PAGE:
This infographic caught my attention, as it so clearly illustrates the sort of resource scarcity the world should be taking steps to avoid. Copper is in literally every modern convenience we enjoy. Scarcity pushes prices up. In the absence of conjectural polymer conductors or the like, there’s no real substitute for copper.
If you ever visit Moonta area, swing past the old mine sites. The green of residual copper ore is practically oozing out of the soil. Across the gulf, the new Hillside copper mine is already going ahead. And yes, I’d have one in my backyard. It’s called Kanmantoo, actually.
Isn’t it interesting that the infographic includes the copper required for the average megawatt (MW) of wind turbine capacity? 3.6 tonnes (t) per MW. Is this a lot? How does it compare to other material inputs? What about the greenhouse gas emissions that are involved?
The emissions intensity range of Australian copper mining was reviewed in Mudd et. al. as 2.5 to 8.5 tCO₂/t. Mudd, along with Diesendorf, also studied uranium mining emissions, and assigned an intensity of 10.3 tCO₂/t* to yellow cake produced at the Beverely in-situ leaching mine. The very thorough 2006 Australian nuclear power study by Lenzen (cited often by Diesendorf) estimates a requirement of 165 t of yellowcake annually per gigawatt (GW, 1000 MW). Therefore:
Australian copper in 1 GW of wind turbines = 9000 – 30600 tCO₂
Australian uranium in a 1 GW nuclear reactor = 1700 tCO₂
3.54 – 12.05 tCO₂ per gigawatt hour per year (GWh/yr) of wind
0.22 tCO₂ per GWh/yr of nuclear
Of course, the wind turbines are erected once and should last for 25 years, while the uranium must be reloaded into the reactor effectively every year (in reality, refuelling occurs at 18 to 24 month intervals, and doesn’t involve the whole core). Yet these results indicate that a nuclear reactor would consume at least 16 years worth of uranium before equaling the mined metal emissions in a wind farm of equivalent capacity. At worst (50 years) the farm would potentially need to be replaced for a second time, while a modern nuclear plant is likely to have decades of life remaining.
And, of course, this is comparing apples and oranges. Apart from the fact that copper and uranium are both mined from the earth, they are clearly used for different purposes. So how much copper is needed for a nuclear plant? An answer is provided in a publication by Sovacool, another frequently cited name in these circles. A typical 1 GW plant apparently requires 729 t, which equals emissions of 1823 – 6197 t for Australian copper. That’s 20% of wind’s copper-related emissions, on nameplate capacity alone.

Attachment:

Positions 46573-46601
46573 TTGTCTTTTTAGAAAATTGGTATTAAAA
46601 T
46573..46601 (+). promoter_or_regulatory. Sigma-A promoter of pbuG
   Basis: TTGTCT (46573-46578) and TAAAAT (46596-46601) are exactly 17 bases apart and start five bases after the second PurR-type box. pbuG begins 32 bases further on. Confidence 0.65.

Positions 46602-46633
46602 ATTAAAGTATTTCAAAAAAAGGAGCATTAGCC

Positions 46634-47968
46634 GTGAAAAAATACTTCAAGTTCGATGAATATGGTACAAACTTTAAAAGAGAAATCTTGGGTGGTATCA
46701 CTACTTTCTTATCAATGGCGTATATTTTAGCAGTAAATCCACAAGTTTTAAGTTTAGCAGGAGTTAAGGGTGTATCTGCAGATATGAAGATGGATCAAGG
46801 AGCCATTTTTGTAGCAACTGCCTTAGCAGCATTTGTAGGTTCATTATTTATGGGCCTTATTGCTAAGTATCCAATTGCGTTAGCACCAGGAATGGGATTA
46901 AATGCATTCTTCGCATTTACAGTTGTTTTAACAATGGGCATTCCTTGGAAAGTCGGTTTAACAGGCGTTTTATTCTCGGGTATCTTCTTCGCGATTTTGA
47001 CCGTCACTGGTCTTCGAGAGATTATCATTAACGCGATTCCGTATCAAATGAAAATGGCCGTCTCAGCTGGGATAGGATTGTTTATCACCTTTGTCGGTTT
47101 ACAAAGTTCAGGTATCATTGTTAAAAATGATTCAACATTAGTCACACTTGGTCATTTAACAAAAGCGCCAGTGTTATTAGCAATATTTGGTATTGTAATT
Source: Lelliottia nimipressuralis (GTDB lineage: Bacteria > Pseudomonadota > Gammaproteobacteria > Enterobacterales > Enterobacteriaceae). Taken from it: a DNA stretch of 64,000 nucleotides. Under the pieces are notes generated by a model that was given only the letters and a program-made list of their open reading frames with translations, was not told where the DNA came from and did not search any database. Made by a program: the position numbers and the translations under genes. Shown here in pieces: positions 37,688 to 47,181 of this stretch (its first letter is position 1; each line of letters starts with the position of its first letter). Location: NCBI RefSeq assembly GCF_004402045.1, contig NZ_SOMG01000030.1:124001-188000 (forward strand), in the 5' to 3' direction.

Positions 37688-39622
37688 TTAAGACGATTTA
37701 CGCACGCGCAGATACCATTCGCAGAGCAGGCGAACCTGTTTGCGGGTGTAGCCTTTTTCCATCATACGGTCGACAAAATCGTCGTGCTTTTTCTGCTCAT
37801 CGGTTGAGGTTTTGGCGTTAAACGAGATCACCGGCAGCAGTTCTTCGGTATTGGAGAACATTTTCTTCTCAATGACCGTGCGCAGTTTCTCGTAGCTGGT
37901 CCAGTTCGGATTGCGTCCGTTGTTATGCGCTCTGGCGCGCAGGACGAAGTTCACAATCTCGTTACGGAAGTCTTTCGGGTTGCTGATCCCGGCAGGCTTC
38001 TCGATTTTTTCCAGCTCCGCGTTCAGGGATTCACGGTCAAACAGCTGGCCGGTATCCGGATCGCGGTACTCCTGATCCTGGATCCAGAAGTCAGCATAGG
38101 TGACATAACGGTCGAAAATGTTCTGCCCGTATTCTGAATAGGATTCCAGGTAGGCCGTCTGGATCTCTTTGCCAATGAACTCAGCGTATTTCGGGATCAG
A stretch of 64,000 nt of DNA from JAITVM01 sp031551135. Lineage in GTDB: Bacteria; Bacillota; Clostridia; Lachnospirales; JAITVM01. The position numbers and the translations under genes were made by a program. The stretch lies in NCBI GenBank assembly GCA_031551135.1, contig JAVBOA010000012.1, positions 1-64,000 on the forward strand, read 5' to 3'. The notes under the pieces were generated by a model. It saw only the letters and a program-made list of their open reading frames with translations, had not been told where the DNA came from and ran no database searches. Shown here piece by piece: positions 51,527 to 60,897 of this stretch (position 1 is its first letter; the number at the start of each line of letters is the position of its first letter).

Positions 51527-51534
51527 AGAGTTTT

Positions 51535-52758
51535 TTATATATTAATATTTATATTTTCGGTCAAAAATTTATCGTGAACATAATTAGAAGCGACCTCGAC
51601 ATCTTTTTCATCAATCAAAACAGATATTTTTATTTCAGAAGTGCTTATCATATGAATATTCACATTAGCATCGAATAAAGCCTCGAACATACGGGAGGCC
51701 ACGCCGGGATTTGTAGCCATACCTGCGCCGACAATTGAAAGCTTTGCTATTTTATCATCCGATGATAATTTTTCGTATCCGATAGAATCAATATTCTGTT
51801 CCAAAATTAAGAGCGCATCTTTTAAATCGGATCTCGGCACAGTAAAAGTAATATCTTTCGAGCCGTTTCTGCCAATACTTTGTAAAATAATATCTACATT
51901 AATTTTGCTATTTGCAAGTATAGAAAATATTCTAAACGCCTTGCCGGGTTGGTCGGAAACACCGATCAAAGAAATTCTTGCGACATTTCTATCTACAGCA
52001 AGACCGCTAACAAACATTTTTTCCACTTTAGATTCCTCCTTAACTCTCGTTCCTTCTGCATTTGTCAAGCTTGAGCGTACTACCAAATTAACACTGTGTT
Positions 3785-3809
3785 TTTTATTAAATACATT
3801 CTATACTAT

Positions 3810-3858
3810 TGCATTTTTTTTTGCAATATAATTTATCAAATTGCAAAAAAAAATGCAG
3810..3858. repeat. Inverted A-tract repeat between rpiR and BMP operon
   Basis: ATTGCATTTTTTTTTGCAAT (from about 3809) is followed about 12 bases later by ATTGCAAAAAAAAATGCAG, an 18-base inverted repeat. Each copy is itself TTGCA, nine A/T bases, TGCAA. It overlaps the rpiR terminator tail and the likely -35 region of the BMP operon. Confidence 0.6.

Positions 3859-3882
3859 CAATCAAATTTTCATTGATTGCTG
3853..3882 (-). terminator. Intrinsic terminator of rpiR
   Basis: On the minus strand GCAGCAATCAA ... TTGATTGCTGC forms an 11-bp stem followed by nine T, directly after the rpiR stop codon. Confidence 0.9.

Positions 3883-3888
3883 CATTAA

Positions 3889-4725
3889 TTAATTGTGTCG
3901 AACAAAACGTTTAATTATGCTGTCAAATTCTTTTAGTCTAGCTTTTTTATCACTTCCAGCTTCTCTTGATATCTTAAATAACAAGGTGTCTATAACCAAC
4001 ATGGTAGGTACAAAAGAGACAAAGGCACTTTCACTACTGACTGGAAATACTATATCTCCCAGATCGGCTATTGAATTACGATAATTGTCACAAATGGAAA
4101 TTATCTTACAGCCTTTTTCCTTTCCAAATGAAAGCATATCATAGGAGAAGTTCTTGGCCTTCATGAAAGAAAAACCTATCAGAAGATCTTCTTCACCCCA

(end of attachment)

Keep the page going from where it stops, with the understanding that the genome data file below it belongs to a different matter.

Now, I support wind and nuclear, both where appropriate, and I will stress that these figures, viewed as part of the comparative life-cycle assessments by reputable organisations such as NREL and the IPCC, are a negligible component – especially next to fossil fuels. The magnitudes don’t bother me, and indeed I don’t have any particular confidence in the source material. But when it comes to nuclear energy, and certain vocal critics, the context tends to get stripped away and various environmental impacts are presented as if they are exceptionally onerous. This is particularly galling when we consider that in Australia so much of both copper and uranium come from one place – Olympic Dam. In Mudd et. al., the authors propose a farfetched plan to power such sites with concentrating solar thermal plants, slashing the carbon intensity of the resulting copper. This would also reduce them for the recovered uranium!! Indeed, why not simply evaluate the best option for remotely and cleanly powering any given mine site, without being exclusive?
*The authors provide a very questionable emissions estimate for uranium from Olympic Dam based on value rather than tonnage. Going by the estimated emissions rate of 0.11 tCO₂/t of ore from the 1997 environmental impact statement, and a proportion of tonnage (3,952 t yellow cake/187,000 t ore) of 2.1%, the share of emissions for uranium concentrate from Olympic Dam is 2.3 kgCO₂/t.
Further related analysis – cement and steel used in:
Wind – Can You Make a Wind Turbine Without Fossil Fuels?
Nuclear – Metal And Concrete Inputs For Several Nuclear Power Plants
Land area requirements, analysed fairly: How Much Land Does Solar, Wind and Nuclear Energy Require?
BBC Elements Podcast on Copper for materials and electricity.